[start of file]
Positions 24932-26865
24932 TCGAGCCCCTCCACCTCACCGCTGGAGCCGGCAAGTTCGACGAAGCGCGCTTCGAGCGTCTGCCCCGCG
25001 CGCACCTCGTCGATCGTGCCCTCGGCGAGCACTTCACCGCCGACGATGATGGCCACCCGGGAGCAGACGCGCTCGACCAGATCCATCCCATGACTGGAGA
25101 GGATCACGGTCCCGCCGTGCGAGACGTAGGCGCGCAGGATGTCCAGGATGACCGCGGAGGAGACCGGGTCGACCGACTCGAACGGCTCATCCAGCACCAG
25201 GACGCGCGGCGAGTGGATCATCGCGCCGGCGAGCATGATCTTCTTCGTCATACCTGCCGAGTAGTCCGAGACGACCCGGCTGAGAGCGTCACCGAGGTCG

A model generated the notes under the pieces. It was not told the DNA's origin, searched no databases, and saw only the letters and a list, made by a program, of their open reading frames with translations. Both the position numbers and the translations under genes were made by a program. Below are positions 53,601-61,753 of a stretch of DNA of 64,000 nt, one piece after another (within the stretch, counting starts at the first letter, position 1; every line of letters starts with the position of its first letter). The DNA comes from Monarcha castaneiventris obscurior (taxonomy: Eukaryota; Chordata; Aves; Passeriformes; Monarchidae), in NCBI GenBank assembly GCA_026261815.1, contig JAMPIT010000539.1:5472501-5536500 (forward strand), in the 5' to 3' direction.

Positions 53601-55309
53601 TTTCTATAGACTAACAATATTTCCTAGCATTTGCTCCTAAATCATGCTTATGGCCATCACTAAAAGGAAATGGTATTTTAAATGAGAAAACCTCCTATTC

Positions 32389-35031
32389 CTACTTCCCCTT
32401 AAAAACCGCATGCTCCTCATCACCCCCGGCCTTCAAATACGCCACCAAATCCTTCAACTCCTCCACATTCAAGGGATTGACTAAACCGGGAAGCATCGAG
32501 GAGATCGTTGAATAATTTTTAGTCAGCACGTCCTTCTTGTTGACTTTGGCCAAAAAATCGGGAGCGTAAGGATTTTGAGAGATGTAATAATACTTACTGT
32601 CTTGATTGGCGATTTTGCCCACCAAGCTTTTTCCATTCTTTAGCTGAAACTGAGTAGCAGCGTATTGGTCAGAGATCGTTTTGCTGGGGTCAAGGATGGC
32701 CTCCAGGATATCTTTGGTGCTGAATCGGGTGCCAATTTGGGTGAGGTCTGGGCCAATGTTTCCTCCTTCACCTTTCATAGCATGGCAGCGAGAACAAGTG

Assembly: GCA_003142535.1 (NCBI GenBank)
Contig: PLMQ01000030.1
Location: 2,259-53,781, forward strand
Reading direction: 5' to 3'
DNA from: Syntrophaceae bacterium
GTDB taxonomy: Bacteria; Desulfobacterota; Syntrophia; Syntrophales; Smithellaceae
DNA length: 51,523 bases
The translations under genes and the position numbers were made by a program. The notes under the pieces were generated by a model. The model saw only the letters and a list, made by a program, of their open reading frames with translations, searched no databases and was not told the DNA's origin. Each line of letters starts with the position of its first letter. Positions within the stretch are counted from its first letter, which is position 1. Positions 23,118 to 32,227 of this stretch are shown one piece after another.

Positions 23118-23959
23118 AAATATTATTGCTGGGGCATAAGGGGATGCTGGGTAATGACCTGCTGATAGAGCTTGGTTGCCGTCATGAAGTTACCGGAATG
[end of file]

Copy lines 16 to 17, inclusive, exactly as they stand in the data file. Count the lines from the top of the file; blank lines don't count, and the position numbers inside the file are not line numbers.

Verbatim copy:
Contig: PLMQ01000030.1
Location: 2,259-53,781, forward strand